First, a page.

OCTOBER 31 — I am a Malaysian. I am a non-Malay, as some would address certain segments of Malaysian society as such. I embrace the Christian faith. Therefore, I am regarded as a minority in my country.
Many people have already expressed their views of the recently concluded Malay Dignity Congress.
However, the ripple effects will continue to be felt for a while more. I would like to reflect on the view espoused by some delegates of the congress concerning the reasons for the perceived erosion of the Malay dignity.
By and large, they laid it squarely at the feet of the minorities; people like me.
These delegates are no ordinary folks. They are the most educated and hold influential positions in very important institutions. I would regard them as the elite of the elites in Malaysia.
Therefore, what they said does carry weight, and deserves a response from those who care about Malaysia.
And my response is through the lens of an ordinary Malaysian who, in the context of this article, belongs to a minority ethnic group.
I was born in the 60s. My parents did not send me to a national school, but I learned about unity and harmony through lessons and stories of Ali, Muthu and Mei Ling in textbooks.
I sang the Negara-ku with reverence, memorised the Rukun Negara, and proudly lined the streets waving small Malaysian flags to greet local and foreign dignitaries in their motorcades.
Times were hard for my family financially in the 80s. I received an enrolment offer from a local university, but I struggled to raise enough money.
I was very thankful to finally receive a loan from the state government, but it wasn’t enough. I could only stare with envy at the abundant opportunities availed to my fellow students, of which I was ineligible because of a single criterion.
Eventually I finished my four-year degree program by working part-time, on top of the loan and later a study grant received from a private institution.
I met many capable and confident Malay colleagues when I started working in a multi-national company.
While I struggled to put together a sentence without grammatical errors, they spoke impeccably good English. Most of them were overseas graduates from renowned universities, and some were sent to boarding schools abroad at a young age.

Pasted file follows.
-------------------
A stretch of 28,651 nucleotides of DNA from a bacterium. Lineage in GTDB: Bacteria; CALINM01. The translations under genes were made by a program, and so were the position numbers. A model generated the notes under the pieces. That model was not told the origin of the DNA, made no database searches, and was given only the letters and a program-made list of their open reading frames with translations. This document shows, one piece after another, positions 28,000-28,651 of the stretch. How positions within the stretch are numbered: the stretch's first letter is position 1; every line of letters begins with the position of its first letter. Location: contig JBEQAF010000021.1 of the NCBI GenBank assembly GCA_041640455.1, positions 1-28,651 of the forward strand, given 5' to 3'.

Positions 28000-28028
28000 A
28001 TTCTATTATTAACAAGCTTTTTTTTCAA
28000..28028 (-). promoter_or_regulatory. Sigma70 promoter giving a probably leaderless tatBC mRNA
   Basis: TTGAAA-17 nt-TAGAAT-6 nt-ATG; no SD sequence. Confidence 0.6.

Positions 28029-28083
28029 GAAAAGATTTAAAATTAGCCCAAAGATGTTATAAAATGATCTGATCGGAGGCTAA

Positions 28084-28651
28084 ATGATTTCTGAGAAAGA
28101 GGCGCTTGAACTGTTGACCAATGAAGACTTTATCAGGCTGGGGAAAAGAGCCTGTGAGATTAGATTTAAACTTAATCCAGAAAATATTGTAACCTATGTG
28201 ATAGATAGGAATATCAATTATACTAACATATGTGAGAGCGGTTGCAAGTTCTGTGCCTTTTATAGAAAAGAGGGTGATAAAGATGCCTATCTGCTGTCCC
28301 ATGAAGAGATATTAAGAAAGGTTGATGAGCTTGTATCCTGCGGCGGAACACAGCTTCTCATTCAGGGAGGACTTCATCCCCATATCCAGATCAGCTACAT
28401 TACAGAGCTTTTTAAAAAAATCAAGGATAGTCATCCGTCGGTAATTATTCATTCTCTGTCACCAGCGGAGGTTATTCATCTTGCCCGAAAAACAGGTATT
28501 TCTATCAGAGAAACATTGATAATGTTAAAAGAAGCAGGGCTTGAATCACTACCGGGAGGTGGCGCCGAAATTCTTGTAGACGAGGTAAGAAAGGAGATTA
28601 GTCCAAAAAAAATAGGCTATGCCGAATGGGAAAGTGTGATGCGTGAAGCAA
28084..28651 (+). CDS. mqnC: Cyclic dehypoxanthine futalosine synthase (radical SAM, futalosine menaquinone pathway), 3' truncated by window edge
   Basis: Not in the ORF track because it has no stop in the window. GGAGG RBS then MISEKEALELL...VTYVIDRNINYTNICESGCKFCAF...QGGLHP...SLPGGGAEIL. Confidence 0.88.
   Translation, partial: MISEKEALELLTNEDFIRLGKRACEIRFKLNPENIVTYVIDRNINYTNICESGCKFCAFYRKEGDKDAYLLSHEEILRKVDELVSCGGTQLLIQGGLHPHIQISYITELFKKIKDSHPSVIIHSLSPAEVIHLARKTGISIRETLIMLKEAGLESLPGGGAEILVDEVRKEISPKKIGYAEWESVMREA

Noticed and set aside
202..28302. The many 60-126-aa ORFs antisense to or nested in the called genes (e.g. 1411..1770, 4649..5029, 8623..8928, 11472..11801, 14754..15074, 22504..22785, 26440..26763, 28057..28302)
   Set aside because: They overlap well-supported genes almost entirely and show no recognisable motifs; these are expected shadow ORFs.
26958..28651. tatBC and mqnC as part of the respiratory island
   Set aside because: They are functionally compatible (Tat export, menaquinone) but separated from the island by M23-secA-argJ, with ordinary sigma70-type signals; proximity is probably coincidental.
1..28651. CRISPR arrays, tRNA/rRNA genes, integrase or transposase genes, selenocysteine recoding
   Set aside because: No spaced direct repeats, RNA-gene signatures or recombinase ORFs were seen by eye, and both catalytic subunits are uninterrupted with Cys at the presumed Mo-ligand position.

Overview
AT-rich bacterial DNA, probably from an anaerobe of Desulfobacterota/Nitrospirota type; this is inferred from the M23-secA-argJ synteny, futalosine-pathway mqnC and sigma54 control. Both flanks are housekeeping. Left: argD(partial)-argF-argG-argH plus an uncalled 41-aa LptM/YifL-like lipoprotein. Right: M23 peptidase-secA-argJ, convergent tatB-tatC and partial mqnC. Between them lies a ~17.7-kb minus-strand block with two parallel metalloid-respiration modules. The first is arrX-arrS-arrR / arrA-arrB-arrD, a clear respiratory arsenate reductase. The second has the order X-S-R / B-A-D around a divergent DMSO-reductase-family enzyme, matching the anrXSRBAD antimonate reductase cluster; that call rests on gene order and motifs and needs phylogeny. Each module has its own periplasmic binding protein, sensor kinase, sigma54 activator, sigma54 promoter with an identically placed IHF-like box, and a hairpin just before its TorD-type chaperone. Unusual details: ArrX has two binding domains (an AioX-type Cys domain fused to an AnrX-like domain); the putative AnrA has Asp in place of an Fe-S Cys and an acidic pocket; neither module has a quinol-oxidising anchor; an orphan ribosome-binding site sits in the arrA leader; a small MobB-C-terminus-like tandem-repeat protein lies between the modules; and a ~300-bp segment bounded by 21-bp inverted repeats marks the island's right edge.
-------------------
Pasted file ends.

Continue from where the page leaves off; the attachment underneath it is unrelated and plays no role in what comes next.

By comparison, I was the product of our education system, very good with my Malay language but less so in English. Over the years, we thrived in the company we worked for because it celebrated diversity and made it a core part of its culture.
Through competence and performance, some of us rose through the ranks and eventually held senior positions in the company.
In my professional life, I have come to know many Malays who embraced the opportunities afforded them and excelled in their chosen fields.
They held senior positions because they were capable, not because someone else had to make way for them.
I need to also talk about my faith, which is ever so frequently being accorded a deep sense of distrust for purportedly having an ulterior agenda.
As a Christian for more than 15 years, I have been to many churches in and out of the country.
My faith taught me to be a man of integrity, and of respect and love for others. If there was another agenda, I must have attended the wrong churches all these times.
There is a political narrative about the minorities being “affluent and can afford many things,” and truth be told, some of us do fit into this description.
However, this narrative fails to inform that it was achieved through honest work. It wasn’t taken from someone else.
The beauty is that this path to success is equally available to anyone who so desires, and indeed many of my Malay and non-Malay friends have successfully trotted down this path.
So, as hard as I have looked, I cannot find an instance when I denied a Malay brother or sister an opportunity which otherwise he or she would enjoy.
Neither am I able to discern how my actions and way of life could have threatened the dignity of others. Therefore, I am utterly perplexed with the situation I find myself in, put there by others.
It is an incomprehensible notion that one should demand his lost dignity be restored by another except himself.
In conclusion, I would like to share a motto I find useful in my life. In Mandarin, it is called nan er dang zi qiang.
Loosely translated as “a real man ought to strengthen oneself.” A man who is worth his salt is one who is competent in his own right.
He is strong and yet humble, and doesn’t bully others, but in fact he does the opposite by protecting the oppressed and under-privileged.
I am living my life in hopes and a trembling fear that I can live up to the meaning of this motto. I pray others are similarly encouraged.
* This is the personal opinion of the writer or publication and does not necessarily represent the views of Malay Mail.